While there are born optimists and born pessimists (if you’ve had a handful of kids, this truth is obvious), we have the power to chose and change. In my case, I was born generally optimistic, but some very pointed experiences — both as a child and as an adult — have led me down a path of cynicism and pessimism.
My distrust is not unfounded and so pretending things aren’t the way the are isn’t helpful or even possible for me. But I can choose carefully to apply the suspicion only when genuinely needed to protect my family or myself.
This lesson is chalk full of insightful quotes. Rather than reinvent the wheel, I’ll expound on a couple of my favorites. You’re bound to find many more ideas that inspire you in the pursuit of your goals.
- A dynamic optimist cannot be stopped, spooked, pushed aside, or bullied.
Having been bullied excessively as a child, this idea is so profound. To clarify, I tried over and over and over to ignore my bully (the idea being that he would get bored and stop). But being optimistic and positive in the face of a threat isn’t the same as pretending to be unaffected by malicious behavior. Rather, it is seeing that bad things pass, better times are coming, and recognizing your personal power in any given situation.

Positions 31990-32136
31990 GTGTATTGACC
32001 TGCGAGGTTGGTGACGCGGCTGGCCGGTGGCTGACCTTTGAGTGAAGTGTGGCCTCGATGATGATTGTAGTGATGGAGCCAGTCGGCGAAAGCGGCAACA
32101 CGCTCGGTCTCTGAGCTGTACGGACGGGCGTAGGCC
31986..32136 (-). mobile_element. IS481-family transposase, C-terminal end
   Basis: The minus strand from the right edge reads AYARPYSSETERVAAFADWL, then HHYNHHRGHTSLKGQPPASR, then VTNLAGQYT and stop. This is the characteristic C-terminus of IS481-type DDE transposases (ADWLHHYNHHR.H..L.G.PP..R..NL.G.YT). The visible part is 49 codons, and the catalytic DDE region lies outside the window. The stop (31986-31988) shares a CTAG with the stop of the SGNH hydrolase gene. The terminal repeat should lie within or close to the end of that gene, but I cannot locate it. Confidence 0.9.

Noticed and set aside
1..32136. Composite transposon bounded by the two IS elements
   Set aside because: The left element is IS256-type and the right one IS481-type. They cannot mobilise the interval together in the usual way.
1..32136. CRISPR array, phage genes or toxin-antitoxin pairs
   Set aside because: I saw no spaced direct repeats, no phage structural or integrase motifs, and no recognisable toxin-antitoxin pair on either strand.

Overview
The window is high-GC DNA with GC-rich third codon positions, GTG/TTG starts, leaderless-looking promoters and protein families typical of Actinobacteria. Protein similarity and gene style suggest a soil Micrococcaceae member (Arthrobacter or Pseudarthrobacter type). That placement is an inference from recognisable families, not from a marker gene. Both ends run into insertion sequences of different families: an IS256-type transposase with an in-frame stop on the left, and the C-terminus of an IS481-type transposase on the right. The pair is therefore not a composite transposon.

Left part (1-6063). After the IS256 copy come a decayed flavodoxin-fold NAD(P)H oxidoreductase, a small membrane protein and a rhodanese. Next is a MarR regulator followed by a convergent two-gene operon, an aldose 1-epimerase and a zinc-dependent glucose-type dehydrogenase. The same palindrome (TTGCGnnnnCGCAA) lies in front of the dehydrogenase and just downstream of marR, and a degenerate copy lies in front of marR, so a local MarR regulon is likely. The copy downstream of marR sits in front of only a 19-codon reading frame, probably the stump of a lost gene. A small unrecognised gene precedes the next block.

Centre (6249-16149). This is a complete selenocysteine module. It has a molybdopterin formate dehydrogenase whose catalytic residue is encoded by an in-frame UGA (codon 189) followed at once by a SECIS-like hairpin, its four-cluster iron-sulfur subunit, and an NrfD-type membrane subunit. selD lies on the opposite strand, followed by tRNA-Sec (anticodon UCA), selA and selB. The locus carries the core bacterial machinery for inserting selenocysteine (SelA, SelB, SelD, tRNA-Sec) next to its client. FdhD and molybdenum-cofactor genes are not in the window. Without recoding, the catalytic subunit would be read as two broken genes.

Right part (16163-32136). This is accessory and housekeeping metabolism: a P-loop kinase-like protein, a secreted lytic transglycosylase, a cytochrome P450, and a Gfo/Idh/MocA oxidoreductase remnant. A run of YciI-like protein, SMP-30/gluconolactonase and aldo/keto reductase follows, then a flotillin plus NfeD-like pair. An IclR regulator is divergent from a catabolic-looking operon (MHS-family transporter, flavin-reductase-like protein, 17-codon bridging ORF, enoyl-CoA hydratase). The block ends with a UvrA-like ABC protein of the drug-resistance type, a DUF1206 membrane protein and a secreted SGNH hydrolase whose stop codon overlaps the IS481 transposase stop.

- An optimist responds to all obstacles, attacks, and setbacks with calmness, determination, and a creative, problem-solving attitude.
Calmness. That’s not a noun often used in my vicinity. But the benefits of being the calm amidst chaos, the eye in the storm are many. I’ve seen this manifest many times over. When my children are sick or hurt — and with six kids, that’s a regular scenario — my mothering instincts take over my natural ones. In that particular kind of crisis, I become calm, focused, and energized. And even the worst situations are handled more easily when I’m in that mode. If I can just learn to practice that response in other difficult situations, I am sure the benefits would be similar.
- Optimists direct their thoughts and actions toward constructive problem solving and purposeful activity.
In this lesson, Gary Ryan Blair makes a critical distinction. He notes that the power of optimism isn’t pasting on a smile and pretending nothing bad is going to happen. He calls it “a rational, active form of optimism.” You look for the best outcome, you work for the best solution, you learn from the situation. This kind of optimism serves you in any situation.
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